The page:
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  4. I enjoyed the list of things your students want -- if only more people would listen to them! I certainly wish I had had a teacher like you in middle school or high school. My love of reading was threatened during middle school (dead during school, where I was once forced to sit through an entire unit on White Fang when I had just read it over the summer...) but kept alive because I still had time to read for fun after school. In high school it started to die because I got busy enough that I didn't have as much time to read at home. In college it pretty much died completely, and I just revived it recently. Just horrible. If someone who LOVED books as much as me could lose that love, what about the ones who never found it?

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  5. Deb, I recall Richard Elmore saying that high schools suck the intelligence out of kids. They often alienate student engagement with their lack of flexibility and intractability. Traditionally they make kids fit the curriculum rather than fitting the curriculum to the needs of the kids. A great focus to share Deb.

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  6. I wish my own children had more high school English teachers who believe like you. It's very frustrating to watch my children (who always loved to read) be told what to read, annotate everything, answer comprehension questions, and write definitions for vocabulary words for everything they write. I do my best to make reading instruction authentic for my third graders and it saddens me to see that kind of instruction fade away in secondary education.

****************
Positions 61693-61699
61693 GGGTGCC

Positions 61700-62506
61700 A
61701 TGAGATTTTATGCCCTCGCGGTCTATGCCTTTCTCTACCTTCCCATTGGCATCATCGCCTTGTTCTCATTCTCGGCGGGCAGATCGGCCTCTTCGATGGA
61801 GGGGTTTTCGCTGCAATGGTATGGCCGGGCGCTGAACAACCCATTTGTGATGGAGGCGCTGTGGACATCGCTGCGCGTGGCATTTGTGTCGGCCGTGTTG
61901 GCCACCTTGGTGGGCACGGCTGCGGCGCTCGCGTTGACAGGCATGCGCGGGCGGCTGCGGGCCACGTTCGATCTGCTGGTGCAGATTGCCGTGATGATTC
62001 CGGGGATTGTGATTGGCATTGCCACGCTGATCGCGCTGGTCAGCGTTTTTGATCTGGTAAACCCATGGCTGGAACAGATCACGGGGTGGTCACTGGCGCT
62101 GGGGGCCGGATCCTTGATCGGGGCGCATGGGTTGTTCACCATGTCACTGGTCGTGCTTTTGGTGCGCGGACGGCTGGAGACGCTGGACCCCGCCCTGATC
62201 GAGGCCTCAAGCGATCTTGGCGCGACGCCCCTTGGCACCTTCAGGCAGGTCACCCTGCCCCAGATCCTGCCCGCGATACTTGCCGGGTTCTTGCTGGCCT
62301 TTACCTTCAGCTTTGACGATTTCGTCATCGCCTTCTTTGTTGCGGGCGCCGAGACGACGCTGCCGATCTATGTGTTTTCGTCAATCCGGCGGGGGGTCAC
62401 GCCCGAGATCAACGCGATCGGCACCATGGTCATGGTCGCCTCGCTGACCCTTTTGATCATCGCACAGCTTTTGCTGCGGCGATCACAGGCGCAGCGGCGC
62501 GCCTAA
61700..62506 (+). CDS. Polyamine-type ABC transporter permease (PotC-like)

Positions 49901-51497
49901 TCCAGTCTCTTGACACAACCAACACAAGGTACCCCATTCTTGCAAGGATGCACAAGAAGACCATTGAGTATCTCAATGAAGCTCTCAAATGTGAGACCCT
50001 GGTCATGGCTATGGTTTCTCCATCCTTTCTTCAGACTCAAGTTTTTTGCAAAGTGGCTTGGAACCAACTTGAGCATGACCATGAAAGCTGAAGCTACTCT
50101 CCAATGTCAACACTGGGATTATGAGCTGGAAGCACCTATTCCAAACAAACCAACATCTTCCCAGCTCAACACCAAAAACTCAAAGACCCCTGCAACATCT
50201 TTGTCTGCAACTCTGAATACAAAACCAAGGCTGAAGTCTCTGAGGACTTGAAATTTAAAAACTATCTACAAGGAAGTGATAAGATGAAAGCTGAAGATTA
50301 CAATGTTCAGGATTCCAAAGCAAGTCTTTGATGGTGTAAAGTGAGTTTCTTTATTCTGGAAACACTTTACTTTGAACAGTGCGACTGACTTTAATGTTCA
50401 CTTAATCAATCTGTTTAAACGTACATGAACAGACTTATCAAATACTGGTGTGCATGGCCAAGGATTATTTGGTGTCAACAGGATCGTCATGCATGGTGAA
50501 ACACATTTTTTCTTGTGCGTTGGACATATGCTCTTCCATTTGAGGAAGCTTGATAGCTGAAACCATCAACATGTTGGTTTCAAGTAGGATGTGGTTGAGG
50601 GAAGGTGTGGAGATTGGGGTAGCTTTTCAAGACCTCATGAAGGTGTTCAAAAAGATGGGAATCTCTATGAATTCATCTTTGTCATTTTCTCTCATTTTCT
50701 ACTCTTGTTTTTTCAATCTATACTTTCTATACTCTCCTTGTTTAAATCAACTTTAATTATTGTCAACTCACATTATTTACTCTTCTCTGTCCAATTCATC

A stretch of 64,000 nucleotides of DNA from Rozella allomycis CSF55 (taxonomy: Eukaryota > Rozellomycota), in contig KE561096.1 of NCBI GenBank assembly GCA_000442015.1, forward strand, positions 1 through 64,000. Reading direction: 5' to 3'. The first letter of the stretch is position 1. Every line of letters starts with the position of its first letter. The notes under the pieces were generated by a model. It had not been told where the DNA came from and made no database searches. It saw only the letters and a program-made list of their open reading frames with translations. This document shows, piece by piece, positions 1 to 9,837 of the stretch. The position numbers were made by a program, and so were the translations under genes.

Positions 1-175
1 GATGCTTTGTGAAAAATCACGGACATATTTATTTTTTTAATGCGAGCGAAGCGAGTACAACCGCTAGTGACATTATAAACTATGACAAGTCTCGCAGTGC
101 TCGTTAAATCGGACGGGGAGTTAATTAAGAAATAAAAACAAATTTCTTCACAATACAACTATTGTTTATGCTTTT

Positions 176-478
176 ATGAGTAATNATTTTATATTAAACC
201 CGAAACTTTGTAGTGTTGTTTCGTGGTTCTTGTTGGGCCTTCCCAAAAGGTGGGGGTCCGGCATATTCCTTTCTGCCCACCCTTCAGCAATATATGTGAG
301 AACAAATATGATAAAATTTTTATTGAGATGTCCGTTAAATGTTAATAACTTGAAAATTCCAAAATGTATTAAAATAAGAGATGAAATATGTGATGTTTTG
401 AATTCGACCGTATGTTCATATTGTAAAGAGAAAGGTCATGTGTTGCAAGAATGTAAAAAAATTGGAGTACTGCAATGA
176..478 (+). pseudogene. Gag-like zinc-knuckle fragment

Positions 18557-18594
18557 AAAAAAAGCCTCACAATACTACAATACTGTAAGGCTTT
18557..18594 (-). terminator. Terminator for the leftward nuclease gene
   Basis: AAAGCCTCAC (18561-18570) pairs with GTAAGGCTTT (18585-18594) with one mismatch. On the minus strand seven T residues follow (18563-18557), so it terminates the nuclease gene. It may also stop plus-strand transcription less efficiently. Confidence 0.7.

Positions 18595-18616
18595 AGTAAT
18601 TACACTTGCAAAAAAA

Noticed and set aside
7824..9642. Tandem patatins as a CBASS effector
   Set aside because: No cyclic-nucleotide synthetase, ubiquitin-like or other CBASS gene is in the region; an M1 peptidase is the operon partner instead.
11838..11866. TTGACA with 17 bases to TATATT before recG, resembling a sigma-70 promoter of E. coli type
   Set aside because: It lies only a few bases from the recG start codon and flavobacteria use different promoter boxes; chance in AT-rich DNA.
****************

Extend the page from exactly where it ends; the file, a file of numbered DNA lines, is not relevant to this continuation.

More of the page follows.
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  7. This slice is exactly why I adore you! I just had a talk with my students today about how they need to embrace all they are being given this year and become a READER because in their futures, there will not be a Mrs. Day. (But wouldn't the world be a better place if that weren't true, oh wouldn't it?)

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  8. As Janet said, the elementary schools allow a good block of time for just reading books, no strings attached. I have always thought there were some really awesome things going on in the lower grades that kids in the uppers would not only enjoy doing, but benefit from.
    Oh, to be able to retain the enthusiasm for learning and reading that was begun. We don't have to wring every last bit of fun out of learning to prove that we've done work.

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  9. As a high school teacher, I have many thoughts on this subject. In this space, I'll just say that I think this is much deeper than reading and the specific texts and activities a teacher might choose. The reason things "go to die" in high school has much to do with how the narrative of schooling shifts. When kids move through the system, school becomes more of an anxious place: I need marks to please my parents, to get into a good school so I can get a good job. The currency of anxiety is marks and performance, and the 'story' of learning becomes 'if you don't succeed at this, your life hangs in the balance'.

    If we want things to change, we need to change the messages it sends to kids about the importance of school and learning.

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    Replies
    1. I so agree with you, Paul. Any activity I do the first question asked is, "How many points is this worth?" I should write about the conversation I have with kids about grade point, class rank and taking a class for the love of learning (not an easy grade).

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  10. If you don't allow choice, how can students learn to be the responsible and caring and kind adults we want them to be? As your list says 'they' say Deb, the students do know what they need, & just wish someone would give them a chance. I am glad you started this conversation, just wish we could come to some way to do something about it.